Reflections on Style for Shrink Wrap Web Sites

My main bread and butter is commercial software designed to be installed on customer sites (with the host of environmental variations that may occur). One aspect is build websites that may be easily branded by the customers with the use of CSS.


One of the first steps  is moving CSS to resource files so pages may be style in a culturally aware manner.  Sentence length can be doubled or halved in different languages so layouts may need to change.


Once that step is done – then there’s the issue of how to factor the page for branding. Often folks go for a cheap solution – allow only a few things to be branded; I prefer to support comprehensive branding.


Often the page delivered by a developer may look like this:

   1: <div style="display: table-row block; border-bottom: solid thin red;">
   2:       <div style="display: table-cell; whitespace: nowrap">
   3:         <font: Arial>
   4:             <b>
   5:                <asp:Label runat="server" ID="EmailAddressLabel" 
   6:                     AssociatedControlID="EmailAddress" />
   7:             </b>
   8:         </font>
   9:       </div>
  10:       <div style="display: table-cell; whitespace: nowrap">
  11:           <asp:TextBox runat="server" ID="EmailAddress" />
  12:       </div>
  13: </div>

The label content is filled from a resource file in the code behind.


Of course, the above is not really customizable by CSS – not a single class attribute to be seen!


So where do you go? You start normalizing the html using classes – but not a class for every item. You normalize the classes by exploiting items through naming a section, for example:

   1: <div class="username">
   2:     <h3>
   3:         <asp:Literal runat="Server" ID="RecoverUserNameHeader" />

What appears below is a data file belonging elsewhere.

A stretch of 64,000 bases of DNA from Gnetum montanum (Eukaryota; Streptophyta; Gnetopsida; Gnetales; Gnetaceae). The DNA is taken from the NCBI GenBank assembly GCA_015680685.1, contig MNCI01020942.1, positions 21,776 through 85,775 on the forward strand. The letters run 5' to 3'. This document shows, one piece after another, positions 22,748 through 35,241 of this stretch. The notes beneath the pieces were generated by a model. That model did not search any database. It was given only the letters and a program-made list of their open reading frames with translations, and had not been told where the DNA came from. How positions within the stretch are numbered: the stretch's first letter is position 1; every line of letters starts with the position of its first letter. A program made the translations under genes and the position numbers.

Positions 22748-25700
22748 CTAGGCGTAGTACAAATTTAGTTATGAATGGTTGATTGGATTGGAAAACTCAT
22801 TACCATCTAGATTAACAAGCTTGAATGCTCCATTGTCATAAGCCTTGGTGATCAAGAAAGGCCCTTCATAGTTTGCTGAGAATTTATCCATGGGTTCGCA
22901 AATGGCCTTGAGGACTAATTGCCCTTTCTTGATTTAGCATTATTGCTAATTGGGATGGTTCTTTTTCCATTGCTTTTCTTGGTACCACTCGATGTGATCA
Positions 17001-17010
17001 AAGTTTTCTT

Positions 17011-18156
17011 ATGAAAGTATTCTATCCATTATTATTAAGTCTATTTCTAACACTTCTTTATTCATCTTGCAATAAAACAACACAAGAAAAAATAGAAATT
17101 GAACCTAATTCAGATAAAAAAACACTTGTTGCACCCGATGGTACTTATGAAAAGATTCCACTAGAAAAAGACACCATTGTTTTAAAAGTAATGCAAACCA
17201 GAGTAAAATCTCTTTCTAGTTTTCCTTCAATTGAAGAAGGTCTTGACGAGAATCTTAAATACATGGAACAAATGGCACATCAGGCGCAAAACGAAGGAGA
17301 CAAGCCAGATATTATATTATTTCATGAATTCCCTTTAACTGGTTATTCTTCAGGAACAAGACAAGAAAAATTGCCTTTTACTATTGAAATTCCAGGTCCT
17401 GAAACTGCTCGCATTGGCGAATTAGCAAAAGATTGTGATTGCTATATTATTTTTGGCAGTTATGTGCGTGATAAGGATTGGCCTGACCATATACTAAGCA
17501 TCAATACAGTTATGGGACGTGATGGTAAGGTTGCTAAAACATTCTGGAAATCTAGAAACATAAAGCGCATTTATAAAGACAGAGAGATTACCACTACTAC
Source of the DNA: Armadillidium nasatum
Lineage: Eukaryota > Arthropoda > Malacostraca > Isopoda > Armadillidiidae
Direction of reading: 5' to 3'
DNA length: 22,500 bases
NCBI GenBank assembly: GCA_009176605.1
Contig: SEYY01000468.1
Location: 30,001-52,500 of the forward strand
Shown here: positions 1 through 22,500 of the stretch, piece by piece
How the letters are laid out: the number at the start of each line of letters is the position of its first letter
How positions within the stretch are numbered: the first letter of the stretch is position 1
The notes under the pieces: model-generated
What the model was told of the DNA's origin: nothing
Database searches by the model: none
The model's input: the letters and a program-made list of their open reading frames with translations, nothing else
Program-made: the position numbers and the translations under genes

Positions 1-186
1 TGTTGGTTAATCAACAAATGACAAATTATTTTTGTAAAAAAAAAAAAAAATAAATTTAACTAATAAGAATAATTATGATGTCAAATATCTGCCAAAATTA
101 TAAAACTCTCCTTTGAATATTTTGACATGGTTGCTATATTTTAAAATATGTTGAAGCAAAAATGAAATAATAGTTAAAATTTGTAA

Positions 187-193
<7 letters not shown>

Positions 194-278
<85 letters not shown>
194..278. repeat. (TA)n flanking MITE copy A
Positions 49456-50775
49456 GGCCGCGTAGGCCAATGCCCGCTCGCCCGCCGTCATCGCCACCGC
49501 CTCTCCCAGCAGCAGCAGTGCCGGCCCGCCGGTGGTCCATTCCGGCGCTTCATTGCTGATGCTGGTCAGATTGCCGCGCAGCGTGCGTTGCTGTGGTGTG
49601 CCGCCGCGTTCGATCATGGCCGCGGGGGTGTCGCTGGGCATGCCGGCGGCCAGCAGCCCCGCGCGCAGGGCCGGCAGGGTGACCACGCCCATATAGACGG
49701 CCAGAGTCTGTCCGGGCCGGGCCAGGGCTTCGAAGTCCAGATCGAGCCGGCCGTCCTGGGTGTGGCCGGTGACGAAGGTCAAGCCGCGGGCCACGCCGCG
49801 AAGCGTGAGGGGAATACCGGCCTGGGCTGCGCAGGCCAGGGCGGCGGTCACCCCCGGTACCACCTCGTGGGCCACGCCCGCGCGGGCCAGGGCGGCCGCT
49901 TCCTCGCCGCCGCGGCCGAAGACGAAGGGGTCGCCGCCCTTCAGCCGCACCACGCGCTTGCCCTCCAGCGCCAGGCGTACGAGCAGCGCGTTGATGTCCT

4:     </h3>
   5:     <bb:Literal runat="Server" ID="RecoverUserNameBody" />
   6:     <div class="row">
   7:         <div class="rowlabel">
   8:             <asp:Label runat="server" ID="EmailAddressLabel" 
   9:                 AssociatedControlID="EmailAddress" />
  10:         </div>
  11:         <div class="rowinput">
  12:             <asp:TextBox runat="server" ID="EmailAddress" />
  13:         </div>
  14:     </div>
  15: </div>

What you should go for as the end-HTML  is:

  • No Style attributes in the page
  • No obsolete or UI modifying tags (<b>,<i>,<font> etc) in the page
  • As few classes as possible.

Then for verification of the refactor,  you need to  enumerate out how you can specify each piece of text in a css file. For the above example we have:

  • .username
  • .username H3
  • .username .row .rowlabel
  • .username .row .rowinput
  • .username .row .rowinput LABEL
  • .username .row .rowinput INPUT

So, via CSS the customer can customize the look of each element. You do not have to supply all of these items, you may just define a few items in your shipping package  like

  • .row
  • .rowlabel
  • .username H3
  • .rowinput

The red items are universal.  What is the result – well, the code in the page is actually much simpler (and easier to review) and yet your customer can customizes to a very fine level. The process of refactoring the pages is very much like database normalization. The outcome is a much nicer product code base.


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